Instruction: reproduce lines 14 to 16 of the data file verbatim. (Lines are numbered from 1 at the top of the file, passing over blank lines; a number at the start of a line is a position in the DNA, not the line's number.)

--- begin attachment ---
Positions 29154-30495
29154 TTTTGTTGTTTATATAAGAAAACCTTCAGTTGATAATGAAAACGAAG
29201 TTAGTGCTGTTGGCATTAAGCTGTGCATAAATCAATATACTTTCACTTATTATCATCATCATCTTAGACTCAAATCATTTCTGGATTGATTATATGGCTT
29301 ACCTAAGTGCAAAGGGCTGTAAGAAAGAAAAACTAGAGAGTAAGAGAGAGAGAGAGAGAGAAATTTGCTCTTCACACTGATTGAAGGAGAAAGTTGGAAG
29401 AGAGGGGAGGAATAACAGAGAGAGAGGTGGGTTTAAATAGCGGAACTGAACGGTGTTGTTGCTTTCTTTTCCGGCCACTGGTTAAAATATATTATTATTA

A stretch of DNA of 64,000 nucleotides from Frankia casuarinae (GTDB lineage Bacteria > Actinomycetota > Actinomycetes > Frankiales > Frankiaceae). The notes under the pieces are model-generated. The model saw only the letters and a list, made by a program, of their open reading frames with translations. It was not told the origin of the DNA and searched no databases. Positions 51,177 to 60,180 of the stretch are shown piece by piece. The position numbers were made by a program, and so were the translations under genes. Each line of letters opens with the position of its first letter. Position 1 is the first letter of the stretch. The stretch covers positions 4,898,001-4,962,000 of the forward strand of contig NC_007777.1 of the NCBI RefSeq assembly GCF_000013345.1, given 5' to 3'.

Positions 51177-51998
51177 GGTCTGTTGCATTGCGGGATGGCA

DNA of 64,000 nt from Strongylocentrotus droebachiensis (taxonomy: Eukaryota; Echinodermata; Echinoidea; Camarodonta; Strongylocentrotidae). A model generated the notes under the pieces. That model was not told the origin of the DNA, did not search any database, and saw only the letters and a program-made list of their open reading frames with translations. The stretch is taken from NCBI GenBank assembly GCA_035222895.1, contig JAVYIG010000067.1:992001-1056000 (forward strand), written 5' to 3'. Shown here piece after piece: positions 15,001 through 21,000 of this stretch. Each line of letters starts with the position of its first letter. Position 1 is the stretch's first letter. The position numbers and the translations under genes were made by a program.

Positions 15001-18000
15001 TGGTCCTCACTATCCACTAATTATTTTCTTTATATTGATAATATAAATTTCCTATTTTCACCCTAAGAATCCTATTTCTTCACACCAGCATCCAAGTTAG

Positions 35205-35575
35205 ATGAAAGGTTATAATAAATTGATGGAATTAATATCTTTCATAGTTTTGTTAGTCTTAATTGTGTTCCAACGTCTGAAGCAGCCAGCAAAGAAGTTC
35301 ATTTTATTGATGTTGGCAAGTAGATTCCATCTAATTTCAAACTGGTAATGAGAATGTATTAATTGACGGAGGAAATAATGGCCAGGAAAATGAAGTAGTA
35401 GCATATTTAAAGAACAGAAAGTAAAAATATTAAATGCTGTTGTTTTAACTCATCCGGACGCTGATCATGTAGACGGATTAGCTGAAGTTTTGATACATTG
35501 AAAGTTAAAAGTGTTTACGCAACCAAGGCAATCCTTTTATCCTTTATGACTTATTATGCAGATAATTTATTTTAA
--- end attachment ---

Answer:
35301 ATTTTATTGATGTTGGCAAGTAGATTCCATCTAATTTCAAACTGGTAATGAGAATGTATTAATTGACGGAGGAAATAATGGCCAGGAAAATGAAGTAGTA
35401 GCATATTTAAAGAACAGAAAGTAAAAATATTAAATGCTGTTGTTTTAACTCATCCGGACGCTGATCATGTAGACGGATTAGCTGAAGTTTTGATACATTG
35501 AAAGTTAAAAGTGTTTACGCAACCAAGGCAATCCTTTTATCCTTTATGACTTATTATGCAGATAATTTATTTTAA